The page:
What we do
In the UK and Nigeria WCCH is dedicated to ending FGM. We do this through advocacy and by raising awareness using seminars and workshops and digital media platforms, among other methods. All our efforts are supported by research.
Our commitment to campaign against FGM and raise awareness of this harmful practise is informed by our understanding that it is happening in the UK and Nigeria, even though it is illegal in both countries and despite tremendous efforts to end it in the past decades.
FGM and other gender based cultural practice occur within particular contexts, characterised by gender inequality and poverty. Women and girls are not only exposed to the adverse effects of unequal power in sexual and marital relations, and the health consequences thereof, but they often lack access to quality education and training, healthcare, water, sanitation and hygiene. In countries where harmful gender based harmful practices are prevalent, the risk of mothers and their babies dying during labour are high.
To that effect WCCH engages local communities and works with professionals and experts to increase access to quality education and training, and healthcare for women and children. We provide school fees and learning kits for the poorest children, and arrange for sponsor extra lessons during evenings and weekends. We also fund skills training for women and girls, and provide solar lamps for evening study, a situation currently not obtaining in many rural areas in Africa,
To optimise health outcomes WCCH runs health education campaigns and support local healthcare facilities providing equipment where appropriate.
Who we are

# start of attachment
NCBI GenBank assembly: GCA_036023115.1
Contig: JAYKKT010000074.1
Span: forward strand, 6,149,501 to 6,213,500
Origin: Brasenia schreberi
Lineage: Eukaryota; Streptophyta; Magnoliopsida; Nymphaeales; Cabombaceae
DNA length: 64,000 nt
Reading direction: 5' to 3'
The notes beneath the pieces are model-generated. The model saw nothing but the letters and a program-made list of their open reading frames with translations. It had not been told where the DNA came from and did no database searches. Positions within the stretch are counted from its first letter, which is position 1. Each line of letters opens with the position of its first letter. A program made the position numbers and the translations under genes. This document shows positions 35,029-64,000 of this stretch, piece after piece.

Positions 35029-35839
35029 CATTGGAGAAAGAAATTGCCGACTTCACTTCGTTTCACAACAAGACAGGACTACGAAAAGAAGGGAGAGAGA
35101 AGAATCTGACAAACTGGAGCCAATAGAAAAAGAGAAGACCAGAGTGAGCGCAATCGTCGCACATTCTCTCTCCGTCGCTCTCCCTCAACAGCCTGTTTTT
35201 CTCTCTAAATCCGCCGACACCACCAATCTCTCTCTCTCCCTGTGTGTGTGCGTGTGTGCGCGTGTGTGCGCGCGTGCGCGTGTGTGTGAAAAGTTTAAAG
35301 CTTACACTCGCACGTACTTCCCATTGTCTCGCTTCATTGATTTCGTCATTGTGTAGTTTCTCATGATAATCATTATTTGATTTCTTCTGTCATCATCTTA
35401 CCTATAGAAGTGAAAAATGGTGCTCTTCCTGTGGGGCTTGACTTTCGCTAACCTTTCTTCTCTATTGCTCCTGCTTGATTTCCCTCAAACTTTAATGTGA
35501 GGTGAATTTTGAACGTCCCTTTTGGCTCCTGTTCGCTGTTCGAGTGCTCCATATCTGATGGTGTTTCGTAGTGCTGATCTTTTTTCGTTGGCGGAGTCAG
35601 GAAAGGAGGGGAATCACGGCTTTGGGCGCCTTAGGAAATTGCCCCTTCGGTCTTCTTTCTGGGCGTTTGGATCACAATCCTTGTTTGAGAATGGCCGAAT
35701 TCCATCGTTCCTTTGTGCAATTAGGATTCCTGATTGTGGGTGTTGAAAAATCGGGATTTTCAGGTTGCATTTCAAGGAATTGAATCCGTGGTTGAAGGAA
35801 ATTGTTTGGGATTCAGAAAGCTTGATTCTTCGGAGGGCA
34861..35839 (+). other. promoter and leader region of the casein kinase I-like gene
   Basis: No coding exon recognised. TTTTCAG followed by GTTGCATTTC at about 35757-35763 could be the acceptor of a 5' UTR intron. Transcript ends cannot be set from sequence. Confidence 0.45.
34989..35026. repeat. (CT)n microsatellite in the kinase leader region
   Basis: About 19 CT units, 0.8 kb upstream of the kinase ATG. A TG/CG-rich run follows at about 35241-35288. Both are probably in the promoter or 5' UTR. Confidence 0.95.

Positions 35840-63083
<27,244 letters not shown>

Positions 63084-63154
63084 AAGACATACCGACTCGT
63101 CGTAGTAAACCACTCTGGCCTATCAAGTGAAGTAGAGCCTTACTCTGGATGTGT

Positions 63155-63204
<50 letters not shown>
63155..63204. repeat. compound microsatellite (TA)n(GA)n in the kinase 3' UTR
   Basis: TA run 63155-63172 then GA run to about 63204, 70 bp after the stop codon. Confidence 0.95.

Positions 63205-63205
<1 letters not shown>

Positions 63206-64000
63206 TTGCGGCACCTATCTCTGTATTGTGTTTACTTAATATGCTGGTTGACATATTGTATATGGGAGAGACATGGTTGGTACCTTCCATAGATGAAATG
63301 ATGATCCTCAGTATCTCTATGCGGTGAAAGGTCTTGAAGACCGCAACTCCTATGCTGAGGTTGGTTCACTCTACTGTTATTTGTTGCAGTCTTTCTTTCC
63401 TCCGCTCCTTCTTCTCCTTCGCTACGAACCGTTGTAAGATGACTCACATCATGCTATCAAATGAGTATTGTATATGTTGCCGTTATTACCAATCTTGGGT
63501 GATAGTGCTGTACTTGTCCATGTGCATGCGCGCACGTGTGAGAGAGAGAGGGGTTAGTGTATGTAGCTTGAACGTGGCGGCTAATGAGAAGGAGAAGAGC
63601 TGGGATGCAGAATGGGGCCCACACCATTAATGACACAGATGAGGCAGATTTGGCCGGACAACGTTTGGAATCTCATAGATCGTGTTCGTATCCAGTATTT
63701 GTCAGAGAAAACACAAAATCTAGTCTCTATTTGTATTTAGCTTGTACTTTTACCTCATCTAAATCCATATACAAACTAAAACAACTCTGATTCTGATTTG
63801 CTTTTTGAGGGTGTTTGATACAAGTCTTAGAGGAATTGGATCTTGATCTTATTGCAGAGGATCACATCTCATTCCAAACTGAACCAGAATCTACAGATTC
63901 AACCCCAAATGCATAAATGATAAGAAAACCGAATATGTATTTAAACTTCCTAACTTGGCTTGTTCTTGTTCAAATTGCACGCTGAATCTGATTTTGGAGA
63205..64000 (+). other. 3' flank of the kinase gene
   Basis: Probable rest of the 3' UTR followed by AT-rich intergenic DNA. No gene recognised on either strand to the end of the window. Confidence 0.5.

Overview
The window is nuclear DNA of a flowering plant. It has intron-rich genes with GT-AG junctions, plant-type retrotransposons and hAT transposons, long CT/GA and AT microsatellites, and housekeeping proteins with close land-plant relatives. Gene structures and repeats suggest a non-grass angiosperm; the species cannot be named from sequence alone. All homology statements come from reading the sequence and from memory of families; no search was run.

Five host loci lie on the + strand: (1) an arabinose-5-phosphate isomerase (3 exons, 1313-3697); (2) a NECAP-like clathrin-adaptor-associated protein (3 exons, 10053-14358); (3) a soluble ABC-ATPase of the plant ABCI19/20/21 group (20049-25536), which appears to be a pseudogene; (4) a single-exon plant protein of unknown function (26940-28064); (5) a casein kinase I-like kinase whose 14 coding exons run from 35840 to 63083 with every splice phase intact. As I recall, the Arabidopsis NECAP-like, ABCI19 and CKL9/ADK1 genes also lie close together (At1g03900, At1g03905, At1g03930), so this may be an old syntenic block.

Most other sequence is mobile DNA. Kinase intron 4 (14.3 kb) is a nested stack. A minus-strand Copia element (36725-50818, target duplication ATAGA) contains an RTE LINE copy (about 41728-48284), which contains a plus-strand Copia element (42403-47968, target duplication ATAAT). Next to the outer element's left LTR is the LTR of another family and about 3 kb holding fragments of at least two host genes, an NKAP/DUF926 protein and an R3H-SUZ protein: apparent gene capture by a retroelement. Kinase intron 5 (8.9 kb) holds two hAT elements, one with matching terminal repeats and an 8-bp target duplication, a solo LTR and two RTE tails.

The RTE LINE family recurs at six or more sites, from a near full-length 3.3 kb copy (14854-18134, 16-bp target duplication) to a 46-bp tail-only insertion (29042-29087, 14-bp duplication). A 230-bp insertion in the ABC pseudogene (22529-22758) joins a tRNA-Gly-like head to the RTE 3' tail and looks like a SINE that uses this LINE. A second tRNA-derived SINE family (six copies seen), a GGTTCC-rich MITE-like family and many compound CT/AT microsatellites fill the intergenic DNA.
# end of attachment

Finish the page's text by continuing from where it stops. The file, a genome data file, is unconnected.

We are public health professionals based in the West Midlands, UK. We all gained public health experience in Africa and/ or the UK. What unites us is a desire for better health for all, especially the most vulnerable groups in the community, of which women and children constitute a majority.
We want to support girls achieve optimum health and grow into confident, healthy women who can make healthy, happy babies, who would grow into healthy adults and ultimately healthier communities. We came together as WCCH to play our part in achieving this vision.
We are guided by public health principles and the United Nation's Sustainable Development Goals .
We serve populations in the United Kingdom, Botswana, Ghana, Nigeria and Zimbabwe. We work in areas where we feel we will have the most impact and achieve our desired goal of better health for the community. Our vision is to accomplish the following:
to end all forms of gender based discrimination, domestic abuse and violence; and early and forced marriages
to end FGM in all its forms in the UK and Nigeria
to reduce preventable maternal and child deaths in Botswana, Ghana, Nigeria and Zimbabwe
to increase access to quality education and healthcare for women and children in deprived African communities
to increase access to clean, safe and adequate water and sanitation facilities for women and children in disadvantaged rural areas
Our WASH initiative
We fund and support provision of clean water including repairing and drilling boreholes. We build toilets for families, schools and clinics in rural areas and educate communities about hygiene and dangers of unsafe water.
Why we do what we do
Our vision is driven by our understanding that multiple related factors and deficiencies create barriers to women, girls' and children's health, hence our comprehensive approach to dealing with these obstacles.
Take for instance FGM and WASH. Unequal economic and social power is at play here. FGM is about men exercising power over women, WASH inadequacy keeps women down.
In WASH deficient areas women and children, especially girls, often walk over 6km and many hours to collect water, putting them at risk of sexual assaults and abductions, for example.
The distances travelled and time spent fetching water takes stamina and time mothers need to care for their families and do productive work while girls have less time and strength for school work. Girls may even miss class or drop out of school due to lack of sanitation facilities at school or in order to help their families fetch water.
It is thus clear that WASH deprivation worsens women's poverty and increases their powerlessness, creating a pool of women who are subjected to and cannot challenge harmful gender based practices like FGM.